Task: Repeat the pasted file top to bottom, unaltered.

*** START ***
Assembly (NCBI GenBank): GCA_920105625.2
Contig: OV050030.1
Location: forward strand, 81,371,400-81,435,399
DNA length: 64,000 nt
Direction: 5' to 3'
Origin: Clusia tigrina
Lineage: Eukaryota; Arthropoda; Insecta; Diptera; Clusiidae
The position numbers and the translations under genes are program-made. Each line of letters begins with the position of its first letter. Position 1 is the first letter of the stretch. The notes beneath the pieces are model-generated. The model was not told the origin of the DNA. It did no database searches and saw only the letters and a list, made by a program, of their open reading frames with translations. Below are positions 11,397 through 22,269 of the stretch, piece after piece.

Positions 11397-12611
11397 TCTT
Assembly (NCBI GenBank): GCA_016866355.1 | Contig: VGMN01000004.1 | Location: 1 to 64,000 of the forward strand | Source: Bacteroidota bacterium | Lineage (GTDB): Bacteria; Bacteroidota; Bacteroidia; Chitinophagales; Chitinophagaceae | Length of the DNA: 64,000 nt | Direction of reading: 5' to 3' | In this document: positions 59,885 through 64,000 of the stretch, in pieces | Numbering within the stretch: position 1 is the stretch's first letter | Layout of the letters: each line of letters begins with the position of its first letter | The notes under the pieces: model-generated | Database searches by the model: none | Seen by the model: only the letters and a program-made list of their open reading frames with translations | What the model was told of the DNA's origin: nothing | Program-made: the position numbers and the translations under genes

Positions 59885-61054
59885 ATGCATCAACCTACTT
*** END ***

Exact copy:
Assembly (NCBI GenBank): GCA_920105625.2
Contig: OV050030.1
Location: forward strand, 81,371,400-81,435,399
DNA length: 64,000 nt
Direction: 5' to 3'
Origin: Clusia tigrina
Lineage: Eukaryota; Arthropoda; Insecta; Diptera; Clusiidae
The position numbers and the translations under genes are program-made. Each line of letters begins with the position of its first letter. Position 1 is the first letter of the stretch. The notes beneath the pieces are model-generated. The model was not told the origin of the DNA. It did no database searches and saw only the letters and a list, made by a program, of their open reading frames with translations. Below are positions 11,397 through 22,269 of the stretch, piece after piece.

Positions 11397-12611
11397 TCTT
Assembly (NCBI GenBank): GCA_016866355.1 | Contig: VGMN01000004.1 | Location: 1 to 64,000 of the forward strand | Source: Bacteroidota bacterium | Lineage (GTDB): Bacteria; Bacteroidota; Bacteroidia; Chitinophagales; Chitinophagaceae | Length of the DNA: 64,000 nt | Direction of reading: 5' to 3' | In this document: positions 59,885 through 64,000 of the stretch, in pieces | Numbering within the stretch: position 1 is the stretch's first letter | Layout of the letters: each line of letters begins with the position of its first letter | The notes under the pieces: model-generated | Database searches by the model: none | Seen by the model: only the letters and a program-made list of their open reading frames with translations | What the model was told of the DNA's origin: nothing | Program-made: the position numbers and the translations under genes

Positions 59885-61054
59885 ATGCATCAACCTACTT